Many people in their late 20s try online dating to meet the perfect person they have (surprisingly) failed to meet in real life. But the temptation to pore over online profiles for hours at a time in order to unearth the soul-mate who has eluded you all your life-that temptation is real.I noticed (mainly in retrospect) an interesting phenomenon in my own approach to online dating. I don't know why the temptation to let myself be deceived (or at least misled) in the online context was so strong.The very same people that would encourage you to pursue a job opportunity by surfing the net, or looking into colleges by way of the internet, might forbid you from using the online world as a means to finding love.Statistics show that almost 1/3 of couples getting married in this generation have met their significant other by way of the internet.Two years ago today I met the woman who would become my wife. But I also learned a great deal about myself and God through many disappointments before I met my wife.The vehicle that brought us together was the internet. So consider these four reflections as you discern whether online dating would be appropriate for you. I met her in a restaurant on the north side of Indianapolis. We dated in parks and on running paths, in churches and at our parents' houses, on road trips and in coffee shops (big focus on coffee shops). Sure, we spent a week or two exchanging information online.
If you have an irrational obsession with mini-ponies or if you’ve traveled the world, have fun with it! If you come across a guy who piques your interest, it’s totally okay to reach out first to get the ball rolling.7. Christians understand the importance of telling the truth, and this rule definitely deserves a place here.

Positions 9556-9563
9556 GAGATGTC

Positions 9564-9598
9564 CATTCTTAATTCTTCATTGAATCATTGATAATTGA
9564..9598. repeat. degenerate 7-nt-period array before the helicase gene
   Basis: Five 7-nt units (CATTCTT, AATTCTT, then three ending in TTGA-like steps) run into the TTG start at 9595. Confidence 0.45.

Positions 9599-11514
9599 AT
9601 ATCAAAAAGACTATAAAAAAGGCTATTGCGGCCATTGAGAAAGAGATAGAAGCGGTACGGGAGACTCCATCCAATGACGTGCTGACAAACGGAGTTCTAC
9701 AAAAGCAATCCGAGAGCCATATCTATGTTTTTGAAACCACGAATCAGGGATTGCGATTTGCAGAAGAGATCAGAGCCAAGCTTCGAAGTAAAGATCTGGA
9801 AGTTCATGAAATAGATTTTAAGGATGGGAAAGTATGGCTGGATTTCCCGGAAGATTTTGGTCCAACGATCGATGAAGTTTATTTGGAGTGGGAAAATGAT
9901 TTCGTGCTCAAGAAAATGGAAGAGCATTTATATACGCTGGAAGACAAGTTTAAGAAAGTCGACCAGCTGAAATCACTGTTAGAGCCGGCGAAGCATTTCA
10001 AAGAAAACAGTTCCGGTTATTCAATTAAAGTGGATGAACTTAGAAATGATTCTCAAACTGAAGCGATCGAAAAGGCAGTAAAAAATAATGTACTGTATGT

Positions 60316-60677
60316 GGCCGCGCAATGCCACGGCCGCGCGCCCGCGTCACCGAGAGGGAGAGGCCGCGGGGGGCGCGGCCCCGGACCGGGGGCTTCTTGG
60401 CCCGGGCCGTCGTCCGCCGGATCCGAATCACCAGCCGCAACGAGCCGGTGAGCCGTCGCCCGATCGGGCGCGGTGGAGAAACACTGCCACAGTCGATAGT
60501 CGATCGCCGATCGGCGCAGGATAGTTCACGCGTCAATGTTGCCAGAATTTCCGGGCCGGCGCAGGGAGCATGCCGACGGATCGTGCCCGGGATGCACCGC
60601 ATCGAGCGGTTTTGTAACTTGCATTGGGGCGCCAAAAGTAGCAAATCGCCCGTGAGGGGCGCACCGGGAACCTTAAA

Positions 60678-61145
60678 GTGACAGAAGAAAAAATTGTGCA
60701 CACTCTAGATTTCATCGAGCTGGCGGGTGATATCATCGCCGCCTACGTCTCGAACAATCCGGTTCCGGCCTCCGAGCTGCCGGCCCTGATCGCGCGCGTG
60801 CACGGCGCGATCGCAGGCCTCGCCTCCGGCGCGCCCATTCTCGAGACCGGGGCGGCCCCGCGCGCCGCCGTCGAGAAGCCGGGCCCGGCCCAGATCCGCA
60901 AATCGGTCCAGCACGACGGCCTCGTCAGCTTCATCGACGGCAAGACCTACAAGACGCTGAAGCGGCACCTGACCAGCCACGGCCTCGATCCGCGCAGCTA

Fears of cheating, dishonesty, and vulnerability begin to creep into the picture. With the rise of social media and technology-driven interactions, I get a lot of questions concerning the topic of online dating relationships.
Insecurities, worries, and doubts begin filling the imagination; paranoia that you’re being played like an episode of . Additionally, there is a trend in the Christian culture that says trying to find love online is somehow not “waiting on God”, but often, this philosophy comes with a double-standard.
This brings us to the biggest con of online anything: The bad guys lie.
The National Center for Missing and Exploited Children says that 1 in 5 children are sexually solicited online.
There is no denying that our world has changed drastically over the past decade, and we are now immersed in a culture that is rooted in the internet and social media.